Data density per drive

Hard drives come in many sizes today. Popular drive sizes are 1-4 TB, although larger drives are more common now. When picking a drive size, consider the cost per TB, replication storm in case of drive failure, and cluster performance.

  • Lower Cost Per TB: The larger the drive, the cheaper the cost per TB, which makes for lower TCO.
  • Replication Storms: Larger drive means drive failures will produce larger re-replication storms, which can take longer and saturate the network while impacting in-flight workloads.
  • Cluster Performance: In general, drive size has little impact on cluster performance. The exception is when drives have different read/write speeds and a use case that leverages this gain. MapReduce is designed for long sequential reads and writes, so latency timings are generally not as important. HBase can potentially benefit from faster drives, but that is dependent on a variety of factors, such as HBase access patterns and schema design; this also implies acquisition of more nodes. Impala and Cloudera Search workloads can also potentially benefit from faster drives, but for those applications the ideal architecture is to maintain as much data in memory as possible.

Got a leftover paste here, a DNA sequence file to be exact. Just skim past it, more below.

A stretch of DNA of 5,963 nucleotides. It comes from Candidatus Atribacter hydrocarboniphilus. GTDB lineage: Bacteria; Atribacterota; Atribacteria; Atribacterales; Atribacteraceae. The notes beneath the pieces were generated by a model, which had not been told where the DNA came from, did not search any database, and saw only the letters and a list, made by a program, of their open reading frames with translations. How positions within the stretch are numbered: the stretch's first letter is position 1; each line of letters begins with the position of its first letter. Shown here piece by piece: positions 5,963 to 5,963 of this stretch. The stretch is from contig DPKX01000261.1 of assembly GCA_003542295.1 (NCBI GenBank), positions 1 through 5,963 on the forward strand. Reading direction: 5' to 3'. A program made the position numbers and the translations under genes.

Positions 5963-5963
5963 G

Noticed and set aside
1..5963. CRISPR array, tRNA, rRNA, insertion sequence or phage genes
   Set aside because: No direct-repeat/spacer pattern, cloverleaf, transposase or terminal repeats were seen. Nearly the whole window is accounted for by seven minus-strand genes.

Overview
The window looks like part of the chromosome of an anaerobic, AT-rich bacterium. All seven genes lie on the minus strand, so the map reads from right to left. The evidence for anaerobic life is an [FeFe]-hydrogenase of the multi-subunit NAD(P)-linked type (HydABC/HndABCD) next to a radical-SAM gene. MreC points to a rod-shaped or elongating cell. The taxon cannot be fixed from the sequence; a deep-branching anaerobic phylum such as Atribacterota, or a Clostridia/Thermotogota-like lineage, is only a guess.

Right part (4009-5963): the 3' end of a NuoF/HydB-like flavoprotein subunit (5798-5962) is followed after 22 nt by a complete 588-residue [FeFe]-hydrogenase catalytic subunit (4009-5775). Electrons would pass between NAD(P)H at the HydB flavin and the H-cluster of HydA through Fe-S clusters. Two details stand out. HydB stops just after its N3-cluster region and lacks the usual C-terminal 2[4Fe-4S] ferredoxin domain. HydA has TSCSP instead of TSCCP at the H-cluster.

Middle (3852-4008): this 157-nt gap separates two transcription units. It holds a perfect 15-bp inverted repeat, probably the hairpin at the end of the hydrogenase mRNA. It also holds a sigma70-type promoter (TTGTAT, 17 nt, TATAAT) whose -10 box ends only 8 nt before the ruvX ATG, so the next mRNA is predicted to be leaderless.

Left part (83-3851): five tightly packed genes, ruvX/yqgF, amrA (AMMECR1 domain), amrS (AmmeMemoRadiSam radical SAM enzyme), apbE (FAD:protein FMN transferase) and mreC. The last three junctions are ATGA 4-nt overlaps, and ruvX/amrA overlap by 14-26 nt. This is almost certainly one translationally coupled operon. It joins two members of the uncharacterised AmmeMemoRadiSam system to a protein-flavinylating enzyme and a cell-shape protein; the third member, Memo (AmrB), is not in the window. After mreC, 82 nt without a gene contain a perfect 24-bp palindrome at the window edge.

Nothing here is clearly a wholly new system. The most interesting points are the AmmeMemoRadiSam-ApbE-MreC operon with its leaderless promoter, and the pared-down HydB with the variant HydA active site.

Cloudera does not support more than 100 TB per HDFS data node. You can use 12 x 8 TB spindles or 24 x 4 TB spindles. Cloudera does not support drives larger than 8 TB for HDFS data.